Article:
“Make failure your friend, your best friend.” -David Blaine #DavidBlaine
— Chris Ramsay (@chrisramsay52) July 3, 2018
Whatever you may think of YouTube magician, Chris Ramsay, he and his crew know their way around a camera. That skill is in full display in the clip above, in which Ramsay takes some footage of the always amazing David Blaine and gives it a bit of the old YouTube pzazz.
The clip was part of a larger video, or a “vlog” as I’m told by several people who should know better, detailing Ramsay’s trip to see Blaine perform in Montreal. The first few minutes of footage are the usual YouTube-filler: Lots of quick cuts, rampant consumerism, and undersatured holiday footage accompanied by that weird elevator-music-for-cool-kids you hear all over the internet now DMCA take-downs are a thing. The big man himself pops up at 4:30, and that’s where things get interesting. Watching Blaine perform is a pleasure as usual, but it’s really cool to see his work shot with the same rough intensity as modern street magicians, rather than in the tepid style of a early morning talk show.
Blane even drops a little nugget of wisdom for aspiring magicians near the end of the video: “make failure your friend, your best friend.”
Chris Ramsay may no longer be doing straight-up magic tutorials, but he’s still putting out some very useful guides to promoting oneself in the age of social media. His guide to getting good promotional photographs should be mandatory viewing for everyone in the industry (and I mean everyone; you cannot imagine how many top tier magicians hit us up with promo shots that look like they’re extracts from an FBI watchlist). In his latest video, he and magician and photographer Alex Pandrea wander around yet another island paradise, doling out solid advice on how to take good shots of playing cards.
This guide contains far more practical advice than his promo shot one, and while it’s likely nothing new to anyone who’s taken a photography class at some point in their life, the quick summaries of composition, lighting, and colour-theory will definitely improve your card snaps. Considering every magician and their mum has their own branded cardistry decks vying for cash on Kickstarter these days, it’s very useful guide indeed.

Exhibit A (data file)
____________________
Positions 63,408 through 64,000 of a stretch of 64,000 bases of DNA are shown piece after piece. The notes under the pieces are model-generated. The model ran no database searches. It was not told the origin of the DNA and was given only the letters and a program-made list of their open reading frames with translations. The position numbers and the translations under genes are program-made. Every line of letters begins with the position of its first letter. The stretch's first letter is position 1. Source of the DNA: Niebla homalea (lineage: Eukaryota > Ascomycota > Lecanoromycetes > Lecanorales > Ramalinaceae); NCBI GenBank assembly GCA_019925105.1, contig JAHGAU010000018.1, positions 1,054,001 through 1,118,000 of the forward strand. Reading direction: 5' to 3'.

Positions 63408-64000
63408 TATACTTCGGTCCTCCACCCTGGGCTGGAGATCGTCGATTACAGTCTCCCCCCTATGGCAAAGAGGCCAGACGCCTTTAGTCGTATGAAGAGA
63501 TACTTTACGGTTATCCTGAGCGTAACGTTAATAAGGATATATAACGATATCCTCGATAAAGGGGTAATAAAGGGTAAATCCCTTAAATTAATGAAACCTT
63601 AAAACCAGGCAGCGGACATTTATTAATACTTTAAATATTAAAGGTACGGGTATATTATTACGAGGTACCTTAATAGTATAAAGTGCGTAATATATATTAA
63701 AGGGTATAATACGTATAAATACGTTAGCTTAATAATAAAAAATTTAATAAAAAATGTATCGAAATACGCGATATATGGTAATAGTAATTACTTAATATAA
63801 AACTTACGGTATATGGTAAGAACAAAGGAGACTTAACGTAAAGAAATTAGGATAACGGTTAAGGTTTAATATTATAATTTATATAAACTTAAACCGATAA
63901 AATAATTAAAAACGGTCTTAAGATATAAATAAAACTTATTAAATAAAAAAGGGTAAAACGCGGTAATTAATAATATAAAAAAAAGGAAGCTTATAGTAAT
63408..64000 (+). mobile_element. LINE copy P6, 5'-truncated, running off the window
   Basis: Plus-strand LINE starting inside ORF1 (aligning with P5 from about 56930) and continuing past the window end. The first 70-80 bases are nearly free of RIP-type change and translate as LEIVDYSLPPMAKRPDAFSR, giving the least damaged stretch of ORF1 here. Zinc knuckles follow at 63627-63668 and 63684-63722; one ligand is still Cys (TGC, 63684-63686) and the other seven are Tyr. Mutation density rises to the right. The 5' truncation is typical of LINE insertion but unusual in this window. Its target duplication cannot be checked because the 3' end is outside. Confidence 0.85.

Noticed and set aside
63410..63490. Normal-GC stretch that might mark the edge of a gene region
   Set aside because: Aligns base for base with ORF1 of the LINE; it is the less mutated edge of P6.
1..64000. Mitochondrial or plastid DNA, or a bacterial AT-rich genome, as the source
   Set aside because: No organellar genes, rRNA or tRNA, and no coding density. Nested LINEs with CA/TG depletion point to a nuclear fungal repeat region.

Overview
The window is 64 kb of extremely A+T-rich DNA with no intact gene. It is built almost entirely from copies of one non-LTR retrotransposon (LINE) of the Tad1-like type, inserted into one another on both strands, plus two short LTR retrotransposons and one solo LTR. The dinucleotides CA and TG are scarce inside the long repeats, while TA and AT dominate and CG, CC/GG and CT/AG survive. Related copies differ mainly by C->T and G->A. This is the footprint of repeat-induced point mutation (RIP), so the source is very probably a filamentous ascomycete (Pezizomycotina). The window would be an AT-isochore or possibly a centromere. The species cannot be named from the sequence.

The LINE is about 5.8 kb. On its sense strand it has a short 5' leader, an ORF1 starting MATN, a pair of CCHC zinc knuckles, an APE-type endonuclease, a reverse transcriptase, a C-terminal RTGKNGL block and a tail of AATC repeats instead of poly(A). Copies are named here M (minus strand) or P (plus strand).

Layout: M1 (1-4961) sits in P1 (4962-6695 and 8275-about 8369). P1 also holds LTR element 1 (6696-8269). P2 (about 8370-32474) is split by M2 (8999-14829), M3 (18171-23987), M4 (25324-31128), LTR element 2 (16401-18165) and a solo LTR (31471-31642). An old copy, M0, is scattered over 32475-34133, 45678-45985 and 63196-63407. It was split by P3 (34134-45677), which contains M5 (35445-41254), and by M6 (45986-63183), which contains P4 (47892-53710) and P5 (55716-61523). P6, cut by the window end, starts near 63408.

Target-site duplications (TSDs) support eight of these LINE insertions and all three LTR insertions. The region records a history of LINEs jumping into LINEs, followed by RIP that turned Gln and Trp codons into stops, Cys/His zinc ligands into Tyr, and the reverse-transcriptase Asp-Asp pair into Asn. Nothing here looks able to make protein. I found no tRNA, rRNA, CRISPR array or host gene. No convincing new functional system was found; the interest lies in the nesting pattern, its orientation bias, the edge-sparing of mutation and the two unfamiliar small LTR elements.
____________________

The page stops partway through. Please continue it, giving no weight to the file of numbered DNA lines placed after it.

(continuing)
Here at GeniiOnline I work with promotional photographs of magicians every day, and can say with absolute authority that huge swathes of them are absolutely terrible (as are the websites I find them on). YouTube magician Chris Ramsay has also noticed this, and lists several of the most obvious issues with sub par promo shots in the video above. In a perfect world, it’d be mandatory viewing for every magician with an internet connection.
Money isn’t the issue. Photography studios can cost a pretty penny, yes, but professional photographers are like rats: You’re never more than six feet away from one and they mostly eat garbage. You can definitely find a photographer who can put out professional grade work on a budget if you look hard enough. Note: A tight budget isn’t an excuse to try and squeeze free, or insultingly cheap, work out of professional (or student) photographers. Please do not be that guy.
“If you’re going to do a professional photo shoot, put the time in, put the money in, put the effort in,” Ramsay says in the beginning of the video, “because that’s your image and it’s staying online as long as you choose.”
He’s actually slightly off there. The image isn’t staying online, “as long as you choose.” It’s staying online forever. Long after you’ve departed this mortal coil and your bones have turned to dust, that horrible photo of you with frosted-tips and sunglasses clutching a cle will still be lurking inside some ancient Google server, ready to slither out into the sunlight whenever someone searches for your name. Any promotional material you put online is nigh-permanently attached to you and your brand, so think before you upload.
While we’re on the subject, here’s a few tips and tricks for promotional photos straight from your friends at Genii Online:
If you do end up with bad promo shots, it’s not the end of your career. Get famous enough and even the worst photographs end up being kind of endearing.
NYC MEET UP!
Yo! This Saturday, I’m taking over Fantasma Magic shop in NYC from 1pm-5pm with @xspade1 !
FREE Entry, contests, prizes, Q&A and filming some videos! All ages allowed, no skill level required, just come hang out with us! I would love to meet you guys! ♥️ pic.twitter.com/XT4LCLgc8C
— Chris Ramsay (@chrisramsay52) April 24, 2018
The meet-up will run from 1pm to 5pm and boasts free entry, contests, prizes, and a high chance of appearing in one of Ramsay’s future videos.